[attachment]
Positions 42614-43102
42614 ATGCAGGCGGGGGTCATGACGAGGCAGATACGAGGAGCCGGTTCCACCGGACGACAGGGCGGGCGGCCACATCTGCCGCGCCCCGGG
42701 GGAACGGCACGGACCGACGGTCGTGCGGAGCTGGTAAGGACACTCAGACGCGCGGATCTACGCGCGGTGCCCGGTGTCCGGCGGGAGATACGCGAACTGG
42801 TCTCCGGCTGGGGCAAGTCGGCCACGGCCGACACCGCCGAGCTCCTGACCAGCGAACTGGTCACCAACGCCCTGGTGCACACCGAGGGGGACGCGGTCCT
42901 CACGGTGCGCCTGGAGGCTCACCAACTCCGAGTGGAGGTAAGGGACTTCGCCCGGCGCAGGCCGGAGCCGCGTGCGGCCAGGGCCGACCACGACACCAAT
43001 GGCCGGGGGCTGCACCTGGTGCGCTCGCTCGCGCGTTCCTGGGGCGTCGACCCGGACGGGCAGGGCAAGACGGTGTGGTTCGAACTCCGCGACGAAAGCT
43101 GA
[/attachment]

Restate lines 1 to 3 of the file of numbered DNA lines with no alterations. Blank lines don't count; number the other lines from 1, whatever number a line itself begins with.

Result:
Positions 42614-43102
42614 ATGCAGGCGGGGGTCATGACGAGGCAGATACGAGGAGCCGGTTCCACCGGACGACAGGGCGGGCGGCCACATCTGCCGCGCCCCGGG
42701 GGAACGGCACGGACCGACGGTCGTGCGGAGCTGGTAAGGACACTCAGACGCGCGGATCTACGCGCGGTGCCCGGTGTCCGGCGGGAGATACGCGAACTGG